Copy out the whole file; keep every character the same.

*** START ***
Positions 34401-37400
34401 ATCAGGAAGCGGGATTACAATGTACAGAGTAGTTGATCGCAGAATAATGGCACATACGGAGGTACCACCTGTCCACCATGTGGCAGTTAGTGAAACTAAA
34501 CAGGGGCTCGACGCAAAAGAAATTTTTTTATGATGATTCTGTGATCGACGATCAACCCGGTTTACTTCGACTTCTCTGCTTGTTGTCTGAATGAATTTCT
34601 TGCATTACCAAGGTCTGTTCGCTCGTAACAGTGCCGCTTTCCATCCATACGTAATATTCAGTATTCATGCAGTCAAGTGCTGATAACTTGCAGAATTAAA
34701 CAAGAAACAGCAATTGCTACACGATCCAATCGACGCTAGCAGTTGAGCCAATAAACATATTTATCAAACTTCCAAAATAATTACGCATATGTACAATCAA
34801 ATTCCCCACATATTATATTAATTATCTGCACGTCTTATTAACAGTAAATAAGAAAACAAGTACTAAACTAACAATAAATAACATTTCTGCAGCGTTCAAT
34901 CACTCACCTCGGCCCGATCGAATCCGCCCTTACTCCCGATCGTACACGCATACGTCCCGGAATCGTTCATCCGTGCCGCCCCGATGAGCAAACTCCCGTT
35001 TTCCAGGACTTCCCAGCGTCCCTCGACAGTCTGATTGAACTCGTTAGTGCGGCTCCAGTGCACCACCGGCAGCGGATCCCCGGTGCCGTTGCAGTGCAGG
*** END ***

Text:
Positions 34401-37400
34401 ATCAGGAAGCGGGATTACAATGTACAGAGTAGTTGATCGCAGAATAATGGCACATACGGAGGTACCACCTGTCCACCATGTGGCAGTTAGTGAAACTAAA
34501 CAGGGGCTCGACGCAAAAGAAATTTTTTTATGATGATTCTGTGATCGACGATCAACCCGGTTTACTTCGACTTCTCTGCTTGTTGTCTGAATGAATTTCT
34601 TGCATTACCAAGGTCTGTTCGCTCGTAACAGTGCCGCTTTCCATCCATACGTAATATTCAGTATTCATGCAGTCAAGTGCTGATAACTTGCAGAATTAAA
34701 CAAGAAACAGCAATTGCTACACGATCCAATCGACGCTAGCAGTTGAGCCAATAAACATATTTATCAAACTTCCAAAATAATTACGCATATGTACAATCAA
34801 ATTCCCCACATATTATATTAATTATCTGCACGTCTTATTAACAGTAAATAAGAAAACAAGTACTAAACTAACAATAAATAACATTTCTGCAGCGTTCAAT
34901 CACTCACCTCGGCCCGATCGAATCCGCCCTTACTCCCGATCGTACACGCATACGTCCCGGAATCGTTCATCCGTGCCGCCCCGATGAGCAAACTCCCGTT
35001 TTCCAGGACTTCCCAGCGTCCCTCGACAGTCTGATTGAACTCGTTAGTGCGGCTCCAGTGCACCACCGGCAGCGGATCCCCGGTGCCGTTGCAGTGCAGG